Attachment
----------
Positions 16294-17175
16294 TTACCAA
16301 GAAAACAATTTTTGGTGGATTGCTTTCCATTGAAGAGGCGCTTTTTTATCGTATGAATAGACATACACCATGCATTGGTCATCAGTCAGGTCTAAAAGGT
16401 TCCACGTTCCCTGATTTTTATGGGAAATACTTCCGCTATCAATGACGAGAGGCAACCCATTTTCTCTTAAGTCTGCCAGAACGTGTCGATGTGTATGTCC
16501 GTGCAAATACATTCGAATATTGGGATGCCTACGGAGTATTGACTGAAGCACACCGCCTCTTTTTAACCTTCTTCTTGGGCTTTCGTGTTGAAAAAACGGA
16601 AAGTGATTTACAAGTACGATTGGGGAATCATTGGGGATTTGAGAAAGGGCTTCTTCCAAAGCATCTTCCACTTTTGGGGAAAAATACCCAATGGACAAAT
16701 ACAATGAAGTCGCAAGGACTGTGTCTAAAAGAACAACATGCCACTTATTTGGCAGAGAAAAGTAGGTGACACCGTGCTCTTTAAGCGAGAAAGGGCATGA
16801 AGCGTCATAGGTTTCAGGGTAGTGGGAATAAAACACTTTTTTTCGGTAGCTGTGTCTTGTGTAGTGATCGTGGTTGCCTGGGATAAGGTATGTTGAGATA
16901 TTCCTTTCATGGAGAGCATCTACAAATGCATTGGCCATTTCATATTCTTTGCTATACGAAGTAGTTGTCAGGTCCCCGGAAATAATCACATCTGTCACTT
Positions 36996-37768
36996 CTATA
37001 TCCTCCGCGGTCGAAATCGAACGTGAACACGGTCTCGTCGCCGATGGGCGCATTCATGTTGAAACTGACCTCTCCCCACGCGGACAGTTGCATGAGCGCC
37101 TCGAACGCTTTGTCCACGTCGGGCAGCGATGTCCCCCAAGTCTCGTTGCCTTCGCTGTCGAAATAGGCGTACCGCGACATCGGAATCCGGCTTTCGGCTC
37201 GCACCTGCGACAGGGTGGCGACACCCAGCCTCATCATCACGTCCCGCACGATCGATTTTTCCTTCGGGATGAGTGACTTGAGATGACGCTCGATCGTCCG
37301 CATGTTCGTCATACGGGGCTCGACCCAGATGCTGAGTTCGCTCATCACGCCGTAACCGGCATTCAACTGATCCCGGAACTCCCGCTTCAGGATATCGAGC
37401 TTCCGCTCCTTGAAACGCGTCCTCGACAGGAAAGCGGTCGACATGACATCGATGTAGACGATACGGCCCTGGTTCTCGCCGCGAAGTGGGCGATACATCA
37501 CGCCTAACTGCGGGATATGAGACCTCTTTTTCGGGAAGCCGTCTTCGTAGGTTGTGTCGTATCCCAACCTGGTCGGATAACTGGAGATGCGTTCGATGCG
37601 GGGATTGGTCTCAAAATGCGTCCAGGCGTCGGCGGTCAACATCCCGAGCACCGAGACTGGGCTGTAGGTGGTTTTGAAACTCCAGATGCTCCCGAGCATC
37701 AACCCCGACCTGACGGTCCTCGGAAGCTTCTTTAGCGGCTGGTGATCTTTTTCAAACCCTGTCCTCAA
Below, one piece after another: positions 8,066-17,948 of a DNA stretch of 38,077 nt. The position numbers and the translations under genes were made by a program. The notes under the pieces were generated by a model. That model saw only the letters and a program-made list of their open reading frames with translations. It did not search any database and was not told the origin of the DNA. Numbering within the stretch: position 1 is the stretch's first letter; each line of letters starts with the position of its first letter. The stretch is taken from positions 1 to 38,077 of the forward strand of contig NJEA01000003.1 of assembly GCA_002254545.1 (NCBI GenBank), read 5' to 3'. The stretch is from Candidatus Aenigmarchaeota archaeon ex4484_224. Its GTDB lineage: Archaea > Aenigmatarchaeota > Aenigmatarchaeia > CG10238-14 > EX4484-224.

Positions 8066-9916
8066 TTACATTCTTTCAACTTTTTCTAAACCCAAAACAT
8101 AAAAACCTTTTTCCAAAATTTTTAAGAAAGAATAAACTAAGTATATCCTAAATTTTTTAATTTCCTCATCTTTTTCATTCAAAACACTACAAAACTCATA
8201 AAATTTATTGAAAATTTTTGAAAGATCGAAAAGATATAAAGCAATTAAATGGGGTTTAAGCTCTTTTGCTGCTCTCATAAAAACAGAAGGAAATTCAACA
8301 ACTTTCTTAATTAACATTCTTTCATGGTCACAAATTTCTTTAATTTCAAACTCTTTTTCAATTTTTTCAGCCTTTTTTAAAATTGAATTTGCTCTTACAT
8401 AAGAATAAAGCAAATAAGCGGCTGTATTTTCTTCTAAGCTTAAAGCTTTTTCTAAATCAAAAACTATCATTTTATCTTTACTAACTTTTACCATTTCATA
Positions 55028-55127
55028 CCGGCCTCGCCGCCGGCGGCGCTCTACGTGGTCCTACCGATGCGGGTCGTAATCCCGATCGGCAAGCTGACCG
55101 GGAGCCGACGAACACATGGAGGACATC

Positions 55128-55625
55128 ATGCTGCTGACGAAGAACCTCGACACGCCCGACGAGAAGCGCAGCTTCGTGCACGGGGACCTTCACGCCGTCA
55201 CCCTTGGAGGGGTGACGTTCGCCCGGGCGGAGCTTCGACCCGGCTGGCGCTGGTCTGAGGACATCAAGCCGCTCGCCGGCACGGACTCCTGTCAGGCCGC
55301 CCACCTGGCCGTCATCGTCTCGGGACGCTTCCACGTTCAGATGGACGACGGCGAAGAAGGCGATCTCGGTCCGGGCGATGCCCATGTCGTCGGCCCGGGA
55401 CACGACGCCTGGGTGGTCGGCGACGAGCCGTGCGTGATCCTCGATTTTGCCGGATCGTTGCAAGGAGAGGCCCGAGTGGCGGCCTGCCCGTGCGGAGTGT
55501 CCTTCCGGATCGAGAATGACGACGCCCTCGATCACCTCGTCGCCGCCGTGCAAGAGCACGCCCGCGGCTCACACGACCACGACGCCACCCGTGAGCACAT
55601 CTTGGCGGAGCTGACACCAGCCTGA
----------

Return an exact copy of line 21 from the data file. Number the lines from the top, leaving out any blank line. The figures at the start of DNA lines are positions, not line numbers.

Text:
Positions 8066-9916